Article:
People become attached to their CNV with such a force of conviction because that’s who they are. Take it away, and their lives are deprived of the very thing that gave them meaning. They need the CNV to be true; they depend on it being true. If it were ever recognized to be not true, their house of cards would collapse: an unacceptable development.
This is sometimes benign; but it is sometimes a train-wreck waiting to happen. Obstinacy and false pride may set in. Cognitive dissonance is sometimes required to sustain one’s devotion to the designated CNV. Unfortunately, once someone has gone down the rabbit hole, it is an intractable task to climb out. The collapse of a sacrosanct house of cards is an event that must be avoided at all costs—especially when there is a staunch vested interest in it being maintained. So such edifices remain, generation after generation, regardless of their glaring lack of credence or flagrant dysfunction. Thus we have Salafism, Hassidism, and Pentecostalism…we even have Juche, Scientology, Santeria, and the G.O.P. In each case, we see how CNVs are used to control people—even as they placate the audience’s desires.
We’re all suckers for a good urban legend. Whether one subscribes to Wahhabism, ultra-orthodox Judaism, the Church of LDS, or the Republican Party, one is sanctifying an urban legend—then structuring one’s life and one’s identity around one’s devotion to it. If one has the audacity to try to debunk the CNV, the devotee will see the effort as endangering his coveted depiction of reality. Consequently, he will dig in his heels, be defiant, and see one as a threat. He will even defend his house of cards to the death…lest he is deprived of the very thing that makes everything make sense. “Keep your hands off my dogma!” he essentially says—though in different terms. “Don’t fuck with my narrative,” is what any of us might say if we feel that our worldview is being undermined.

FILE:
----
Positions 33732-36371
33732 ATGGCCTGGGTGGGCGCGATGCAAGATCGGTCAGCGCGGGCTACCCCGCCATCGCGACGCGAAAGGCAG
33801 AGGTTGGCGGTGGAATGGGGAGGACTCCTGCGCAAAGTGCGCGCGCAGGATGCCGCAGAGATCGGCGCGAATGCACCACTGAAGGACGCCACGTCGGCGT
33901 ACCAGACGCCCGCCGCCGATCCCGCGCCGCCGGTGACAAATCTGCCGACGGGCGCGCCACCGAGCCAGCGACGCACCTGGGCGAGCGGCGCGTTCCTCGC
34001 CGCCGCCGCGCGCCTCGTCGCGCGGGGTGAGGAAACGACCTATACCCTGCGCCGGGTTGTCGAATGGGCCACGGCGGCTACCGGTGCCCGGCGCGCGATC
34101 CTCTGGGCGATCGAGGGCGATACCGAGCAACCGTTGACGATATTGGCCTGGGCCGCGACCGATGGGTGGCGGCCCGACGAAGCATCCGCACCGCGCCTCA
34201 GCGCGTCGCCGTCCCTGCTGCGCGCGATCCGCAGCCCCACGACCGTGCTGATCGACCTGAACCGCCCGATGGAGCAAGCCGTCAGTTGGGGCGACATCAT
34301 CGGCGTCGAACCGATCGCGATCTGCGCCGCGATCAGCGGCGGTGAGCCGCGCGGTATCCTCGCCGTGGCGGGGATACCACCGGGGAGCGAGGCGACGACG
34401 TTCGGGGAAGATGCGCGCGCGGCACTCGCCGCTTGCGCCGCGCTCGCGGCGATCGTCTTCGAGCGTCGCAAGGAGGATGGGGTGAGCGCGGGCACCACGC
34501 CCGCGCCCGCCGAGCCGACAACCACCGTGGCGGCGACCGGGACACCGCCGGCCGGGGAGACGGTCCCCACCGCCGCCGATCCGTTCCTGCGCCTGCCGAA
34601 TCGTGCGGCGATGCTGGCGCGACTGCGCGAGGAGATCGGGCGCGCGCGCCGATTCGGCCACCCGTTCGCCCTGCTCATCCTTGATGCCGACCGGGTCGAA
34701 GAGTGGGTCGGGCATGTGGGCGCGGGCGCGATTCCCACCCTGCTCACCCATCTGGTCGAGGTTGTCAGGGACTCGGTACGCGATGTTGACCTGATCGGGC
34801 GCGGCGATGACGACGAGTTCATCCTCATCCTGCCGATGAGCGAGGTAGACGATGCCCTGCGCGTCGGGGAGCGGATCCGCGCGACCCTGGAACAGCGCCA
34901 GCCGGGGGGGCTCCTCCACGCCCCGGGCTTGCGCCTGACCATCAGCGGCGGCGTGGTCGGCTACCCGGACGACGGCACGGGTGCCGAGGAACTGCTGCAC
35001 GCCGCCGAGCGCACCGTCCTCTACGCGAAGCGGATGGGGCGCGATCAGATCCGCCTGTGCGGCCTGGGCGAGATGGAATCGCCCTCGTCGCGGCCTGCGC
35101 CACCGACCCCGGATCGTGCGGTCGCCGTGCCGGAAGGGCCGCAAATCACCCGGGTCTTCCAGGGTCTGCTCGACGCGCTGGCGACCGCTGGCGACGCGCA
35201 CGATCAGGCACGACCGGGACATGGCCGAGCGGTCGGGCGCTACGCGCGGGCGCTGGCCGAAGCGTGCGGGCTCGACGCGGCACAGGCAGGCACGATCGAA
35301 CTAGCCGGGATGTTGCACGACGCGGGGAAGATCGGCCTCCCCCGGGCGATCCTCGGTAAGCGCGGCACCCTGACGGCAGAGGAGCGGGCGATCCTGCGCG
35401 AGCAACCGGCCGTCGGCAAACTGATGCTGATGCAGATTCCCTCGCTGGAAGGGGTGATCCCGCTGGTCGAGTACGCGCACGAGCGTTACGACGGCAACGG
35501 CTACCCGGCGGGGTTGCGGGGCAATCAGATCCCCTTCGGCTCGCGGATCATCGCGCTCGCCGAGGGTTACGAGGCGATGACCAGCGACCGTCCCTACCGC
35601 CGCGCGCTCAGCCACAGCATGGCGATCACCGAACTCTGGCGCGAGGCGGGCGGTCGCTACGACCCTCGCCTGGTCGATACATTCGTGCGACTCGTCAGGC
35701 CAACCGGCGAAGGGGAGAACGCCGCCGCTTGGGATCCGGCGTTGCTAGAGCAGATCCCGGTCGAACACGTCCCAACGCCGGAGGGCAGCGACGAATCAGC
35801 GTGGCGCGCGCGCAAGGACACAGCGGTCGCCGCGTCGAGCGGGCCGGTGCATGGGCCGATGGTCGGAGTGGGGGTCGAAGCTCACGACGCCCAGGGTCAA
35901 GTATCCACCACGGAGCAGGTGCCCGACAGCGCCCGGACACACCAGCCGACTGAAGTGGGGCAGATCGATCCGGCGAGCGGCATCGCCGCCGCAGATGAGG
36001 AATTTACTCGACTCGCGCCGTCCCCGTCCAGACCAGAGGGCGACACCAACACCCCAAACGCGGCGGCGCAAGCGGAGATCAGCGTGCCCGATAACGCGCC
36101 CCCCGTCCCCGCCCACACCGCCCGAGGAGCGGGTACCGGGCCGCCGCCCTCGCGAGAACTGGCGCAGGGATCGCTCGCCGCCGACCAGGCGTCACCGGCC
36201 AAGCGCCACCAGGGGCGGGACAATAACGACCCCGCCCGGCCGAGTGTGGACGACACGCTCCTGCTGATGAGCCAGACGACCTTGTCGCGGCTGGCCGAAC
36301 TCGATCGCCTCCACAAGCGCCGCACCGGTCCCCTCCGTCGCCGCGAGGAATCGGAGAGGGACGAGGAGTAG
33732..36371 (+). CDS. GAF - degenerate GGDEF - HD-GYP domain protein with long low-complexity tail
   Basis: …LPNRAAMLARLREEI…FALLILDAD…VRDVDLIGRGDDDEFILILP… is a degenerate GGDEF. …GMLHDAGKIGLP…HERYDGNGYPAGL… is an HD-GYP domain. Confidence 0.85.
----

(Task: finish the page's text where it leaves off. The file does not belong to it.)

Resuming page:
When two CNVs encounter one another, it can be a recipe for bad things. The collision is often taken personally—and each side will stick to its guns, invoking its respective CPF for support. Ultimately, we need to preclude such clashes by ensuring that we embrace our shared humanity—something that itself transcends the narratives each group has opted to use. Indeed, we must transcend the mechanism each of us uses for transcendence. Otherwise, we become tools of our own narratives instead of the other way around. The only way to do this is to recognize our designated CNV as a CNV (and the anointed CPF as an idiom).
(Great books to read on this topic are The Birth & Death of Meaning by Ernest Becker, Man’s Search For Meaning by Viktor Frankl, and The Power of Myth by Joseph Cambell. Regarding religion, see In Gods We Trust by Scott Atran, Emile Durkheim’s The Elementary Forms of Religious Life, Max Weber’s The Sociology of Religion, and Religion Explained by Pascal Boyer. Also see the chapter on “Religion” in E.O. Wilson’s On Human Nature, as well as Daniel C. Dennett’s amazing book, Breaking The Spell.)
We use CNVs to imbue our life with meaning and a sense of purpose. We concoct CPFs because of innate proclivities. This is all well and good…but there’s a catch. At the end of the day, such things—whatever form they take—are an accident of history—a byproduct of circumstance—not an objective description of Reality. We must recognize this. It is, indeed, possible to acknowledge that such things are a social / psychological construct without demeaning them. A CNV is a CNV; a CPF is a CPF. To lose sight of this is to betray the noble mission such things may serve—and become mired in neuroses that are deleterious to the weal of society.